Congress honors artist Harry Davis
BY BEVERLY SMALLS
She referred to Davis as a fellow artist and a living legend who has contributed to North Carolina culture and the arts community.
“I am an artist, and I understand what artists do,”Adams said in a Tuesday interview.
Co-founder of the AtelierGallery in downtown Greensboro twenty-five years ago, Adams said her love of art has helped her honor African-American heritage for decades. She also chooses to highlight the works of others, especially fellow North Carolinians that might not be known by congressional colleagues.
Her Wilmington honoree began drawing and sketching as a young child.
“When I was four or five years old I loved to draw, and I turned to oils after my accident,” Davis said.
A veteran, the artist served with the 82nd Airborne Division of the U.S. Army after graduating from Williston High School in 1967. The middle child of Evangelist Anna Davis was reared to be strong and overcomer of adversities.
Through Adams’ resolution Congress learned that Davis is self-taught and well known for his attention to details that are enhanced by deliberate uses of bright and bold colors.
Private collections throughout the United States include Davis’ works. Hallie Berry, Denzel Washington, Jayne Kennedy, Bill Cosby, and Justice Henry Frye are notable owners of his paintings.
Since the 1970s Davis’ work has been honored by organizations and agencies like the Central Intelligence Agency in McLean, Virginia, the Stout Vocational Rehabilitation Institute of the University of Wisconsin, and the North Carolina Azalea Festival.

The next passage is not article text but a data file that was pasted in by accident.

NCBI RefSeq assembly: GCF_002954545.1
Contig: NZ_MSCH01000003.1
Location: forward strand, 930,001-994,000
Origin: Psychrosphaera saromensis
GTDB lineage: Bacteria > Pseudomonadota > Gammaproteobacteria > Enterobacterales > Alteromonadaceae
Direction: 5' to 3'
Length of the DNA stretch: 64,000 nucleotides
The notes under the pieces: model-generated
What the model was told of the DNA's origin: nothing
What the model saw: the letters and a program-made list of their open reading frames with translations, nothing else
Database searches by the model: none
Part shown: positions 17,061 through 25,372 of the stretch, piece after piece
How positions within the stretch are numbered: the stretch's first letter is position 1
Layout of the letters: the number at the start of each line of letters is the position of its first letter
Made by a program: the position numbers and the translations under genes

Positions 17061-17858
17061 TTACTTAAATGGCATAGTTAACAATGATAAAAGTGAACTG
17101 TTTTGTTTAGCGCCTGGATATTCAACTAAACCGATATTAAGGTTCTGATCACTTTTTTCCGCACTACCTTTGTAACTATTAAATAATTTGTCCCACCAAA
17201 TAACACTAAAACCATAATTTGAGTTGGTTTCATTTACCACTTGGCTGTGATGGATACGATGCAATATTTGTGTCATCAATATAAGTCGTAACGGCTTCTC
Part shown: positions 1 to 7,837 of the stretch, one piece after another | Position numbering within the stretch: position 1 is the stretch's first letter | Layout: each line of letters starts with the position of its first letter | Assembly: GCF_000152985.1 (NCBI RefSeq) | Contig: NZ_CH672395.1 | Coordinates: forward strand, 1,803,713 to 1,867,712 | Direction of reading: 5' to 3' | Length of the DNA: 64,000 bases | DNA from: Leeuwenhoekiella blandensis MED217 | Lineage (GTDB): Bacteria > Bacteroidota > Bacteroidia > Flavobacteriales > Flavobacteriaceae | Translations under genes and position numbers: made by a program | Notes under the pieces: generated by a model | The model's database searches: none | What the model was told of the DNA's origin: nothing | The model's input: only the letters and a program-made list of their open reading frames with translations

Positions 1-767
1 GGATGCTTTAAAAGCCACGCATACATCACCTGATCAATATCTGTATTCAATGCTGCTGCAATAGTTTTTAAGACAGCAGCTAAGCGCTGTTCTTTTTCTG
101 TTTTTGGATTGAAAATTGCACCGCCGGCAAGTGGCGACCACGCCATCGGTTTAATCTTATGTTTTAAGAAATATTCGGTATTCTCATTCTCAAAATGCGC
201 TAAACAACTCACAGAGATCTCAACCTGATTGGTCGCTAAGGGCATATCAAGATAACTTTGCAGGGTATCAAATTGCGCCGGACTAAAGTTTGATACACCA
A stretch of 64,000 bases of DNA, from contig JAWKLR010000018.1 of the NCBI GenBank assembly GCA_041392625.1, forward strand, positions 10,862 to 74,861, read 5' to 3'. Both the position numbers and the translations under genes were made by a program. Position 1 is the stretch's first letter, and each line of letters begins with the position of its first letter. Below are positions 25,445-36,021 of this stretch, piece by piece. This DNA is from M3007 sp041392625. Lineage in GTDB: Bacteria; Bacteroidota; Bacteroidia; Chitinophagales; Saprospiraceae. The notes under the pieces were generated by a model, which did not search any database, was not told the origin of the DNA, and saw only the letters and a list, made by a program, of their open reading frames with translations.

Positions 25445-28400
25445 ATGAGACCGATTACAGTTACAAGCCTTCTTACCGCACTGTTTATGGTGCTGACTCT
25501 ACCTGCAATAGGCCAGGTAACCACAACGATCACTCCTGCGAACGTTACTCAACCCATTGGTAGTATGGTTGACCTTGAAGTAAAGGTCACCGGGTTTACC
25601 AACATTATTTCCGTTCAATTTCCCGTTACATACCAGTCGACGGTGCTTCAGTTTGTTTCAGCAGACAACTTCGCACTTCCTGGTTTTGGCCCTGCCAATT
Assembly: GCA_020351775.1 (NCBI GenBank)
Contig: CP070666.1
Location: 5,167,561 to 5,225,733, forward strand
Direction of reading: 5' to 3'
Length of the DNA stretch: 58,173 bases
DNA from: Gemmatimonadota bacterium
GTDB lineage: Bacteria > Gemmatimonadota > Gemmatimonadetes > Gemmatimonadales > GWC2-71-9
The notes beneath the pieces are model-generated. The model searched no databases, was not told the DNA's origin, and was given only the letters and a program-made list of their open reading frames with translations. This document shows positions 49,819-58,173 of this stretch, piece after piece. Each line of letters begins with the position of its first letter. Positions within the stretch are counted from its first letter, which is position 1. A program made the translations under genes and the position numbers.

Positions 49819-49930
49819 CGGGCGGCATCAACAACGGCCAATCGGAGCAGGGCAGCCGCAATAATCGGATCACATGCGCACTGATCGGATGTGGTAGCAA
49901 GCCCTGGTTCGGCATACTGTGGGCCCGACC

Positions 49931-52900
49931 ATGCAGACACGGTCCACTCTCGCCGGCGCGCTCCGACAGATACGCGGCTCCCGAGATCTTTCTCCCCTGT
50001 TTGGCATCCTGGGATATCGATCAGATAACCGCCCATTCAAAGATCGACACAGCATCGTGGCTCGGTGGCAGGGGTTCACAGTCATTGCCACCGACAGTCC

Davis was awarded Best of Show for the 2001 Azalea Festival, and by 2006 he had earned the distinct honor of being tapped as the featured artist for the events.
Seven years later he was awarded best in show for the 2013 New Orleans Jazz Festival. Such accolades are complemented by scores of awards and special exhibitions sponsored by colleges, universities and arts guilds throughout the U.S.
He was honored locally as a Town Hall Man of the Year. Delta Sigma Theta Sorority, many churches and organizations have also recognized Davis’ long-term contributions in the arts community.
“When I talk to young people who really want to become an artist I let them know it is tough to make a living, especially for African-Americans, but things are changing,” Davis said.
“I tell them to go to college and major in design, painting, or whatever their interest is. I don’t want them to have to learn over time by trial and error like I did.”
Emphasizing a strategy to always have a college degree in case there is a need for income from a different profession, Davis followed that plan. He earned a B. A. degree in Sociology from UNCW in 1979.
Congresswoman Adams said she knows well about all of the time it takes for an artist’s work to be recognized in a state or nationally, especially if an individual is African-American.
“We seldom get an opportunity to showcase as other artists have,” she said and added that as things are changing young people should think more about designing items or creating things that are artistic and link to income.
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